mythical undead being created through the reanimation of a human corpse, or submitted person or entity

A zombie is a mythical dead person who has returned to life as a walking corpse. Mythical things that have been "re-animated" are called undead, or the living dead. The zombie myth came from the Caribbean.

A group of actors acting as zombies

Voodoo zombies


In Haiti people believe that Voodoo sorcerers or 'bokor' can bring dead people back to life, making a zombie. The zombie is under the control of the sorcerer because zombies have no free will. It's believed a zombie is a trapped human soul. If a sorcerer can catch the trapped soul, the sorcerer becomes more powerful.

Studies on Haitian zombies


Wade Davis wrote about zombies in two books, The Serpent and the Rainbow (1985) and Passage of Darkness: The Ethnobiology of the Haitian Zombie (1988). Davis went to Haiti in 1982 and wrote about how a living person can be turned into a zombie by two special powders being rubbed into a wound. The first powder brings a 'deathlike' state because of a certain poison in it, called tetrodotoxin (the same deadly poison found in the Japanese blowfish). At just the right amount, it can make a person almost die, but not quite. The second powder puts the person in a zombie-like state where they seem to have no free will of their own.

Many people outside Haiti do not believe what Davis wrote about, but in Haiti, lots of people believe in the "zombie drugs".

Zombies in history


Ancient civilizations


In Mesopotamian mythology, Ishtar, the goddess of love and fertility once said in anger:

"Father give me the Bull of Heaven,
So he can kill Gilgamesh in his delling.
If you do not give me the Bull of Heaven,
I will knock down the Gates of the Netherworld,
I will smash the doorposts, and leave the doors flat down,
and will let the dead go up to eat the living!
And the dead will outnumber the living!"

Middle Ages


In the Middle Ages, many people believed that the souls of the dead could come back as ghosts and haunt the living, often because of a crime that the living person had committed. Sometimes, the ghost could actually take on a physical shape and touch or attack things or people.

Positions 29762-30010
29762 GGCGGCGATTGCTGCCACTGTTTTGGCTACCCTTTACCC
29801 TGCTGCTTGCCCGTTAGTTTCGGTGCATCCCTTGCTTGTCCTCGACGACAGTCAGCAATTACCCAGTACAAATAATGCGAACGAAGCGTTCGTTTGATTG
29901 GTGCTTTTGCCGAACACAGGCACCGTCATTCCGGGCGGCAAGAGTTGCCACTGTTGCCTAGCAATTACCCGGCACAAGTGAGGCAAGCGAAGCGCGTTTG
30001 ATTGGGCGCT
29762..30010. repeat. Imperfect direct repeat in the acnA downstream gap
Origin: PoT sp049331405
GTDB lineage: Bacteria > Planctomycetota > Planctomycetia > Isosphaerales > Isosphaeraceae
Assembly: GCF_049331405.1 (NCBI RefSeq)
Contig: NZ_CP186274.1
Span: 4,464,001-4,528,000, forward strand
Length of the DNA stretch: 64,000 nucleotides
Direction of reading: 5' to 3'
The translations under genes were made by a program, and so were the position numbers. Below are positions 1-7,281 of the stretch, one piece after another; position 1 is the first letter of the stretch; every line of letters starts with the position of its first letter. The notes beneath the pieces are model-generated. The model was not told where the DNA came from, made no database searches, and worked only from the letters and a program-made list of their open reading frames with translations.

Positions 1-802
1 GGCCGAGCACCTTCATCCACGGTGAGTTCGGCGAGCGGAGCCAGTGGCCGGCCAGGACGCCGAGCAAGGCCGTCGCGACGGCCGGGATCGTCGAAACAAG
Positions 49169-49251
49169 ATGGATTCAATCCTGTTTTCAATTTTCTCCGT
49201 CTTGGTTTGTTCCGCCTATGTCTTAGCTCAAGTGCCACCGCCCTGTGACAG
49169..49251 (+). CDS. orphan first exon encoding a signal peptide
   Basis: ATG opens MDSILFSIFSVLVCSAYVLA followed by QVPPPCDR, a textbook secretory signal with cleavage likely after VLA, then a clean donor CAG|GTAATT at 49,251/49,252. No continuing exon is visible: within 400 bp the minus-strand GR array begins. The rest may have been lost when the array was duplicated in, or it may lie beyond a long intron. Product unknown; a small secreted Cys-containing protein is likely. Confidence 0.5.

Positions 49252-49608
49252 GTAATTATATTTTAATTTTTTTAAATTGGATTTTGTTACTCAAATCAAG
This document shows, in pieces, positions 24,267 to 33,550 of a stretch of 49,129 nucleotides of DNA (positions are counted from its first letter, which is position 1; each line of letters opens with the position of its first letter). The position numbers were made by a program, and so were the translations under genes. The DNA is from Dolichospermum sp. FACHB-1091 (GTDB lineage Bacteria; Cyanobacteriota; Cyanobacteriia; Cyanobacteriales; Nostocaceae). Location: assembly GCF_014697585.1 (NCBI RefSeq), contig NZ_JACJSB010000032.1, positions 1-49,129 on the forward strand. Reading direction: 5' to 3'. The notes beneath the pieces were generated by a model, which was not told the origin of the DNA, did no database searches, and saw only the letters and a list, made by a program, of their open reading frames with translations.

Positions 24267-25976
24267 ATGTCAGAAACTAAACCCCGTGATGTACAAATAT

Zombies in fiction

A zombie with his victim in the film Plan 9 from Outer Space

Zombies can walk, think (in some cases), and attack living persons. Most zombies eat the brains of living humans. In zombies, the heart, lungs, and a small part of their brain still work. They may react to their environment, but they do not have consciousness. Zombies can use their skeleton and muscles to move. The skin is rotten. Its hair and nails are falling off. Zombies are usually covered in blood. They often have open wounds and are dressed in ripped clothes.

Zombies appear a lot in horror and fantasy films. Normally, the zombie is a mindless, clumsy corpse which eats human flesh. Zombies can not be called cannibals because they do not eat each other, only living humans. The first zombie stories appeared in the 1600s. Since that time, zombies have appeared in lots of books and films. They have become more popular in modern media, such as Capcom's Resident Evil series and AMC's The Walking Dead.



In zombie movies, zombies are almost always:

  • Mobile (able to move) but technically dead, without a heartbeat or other vital signs
  • In a decaying (rotting) state, with discolored skin and eyes
  • Non-communicative (groaning and howling instead of speaking)
  • Unemotional, with no mercy toward victims
  • Hungry for human flesh (zombies usually ignore animals)
  • Clumsy and violent
  • Vulnerable to destruction of the brain (which kills them).
  • Unaffected by injuries, even normally fatal ones, as long as the brain isn't damaged badly.
  • Contagious: a person that is bitten by a zombie will become a zombie
  • Extremely persistent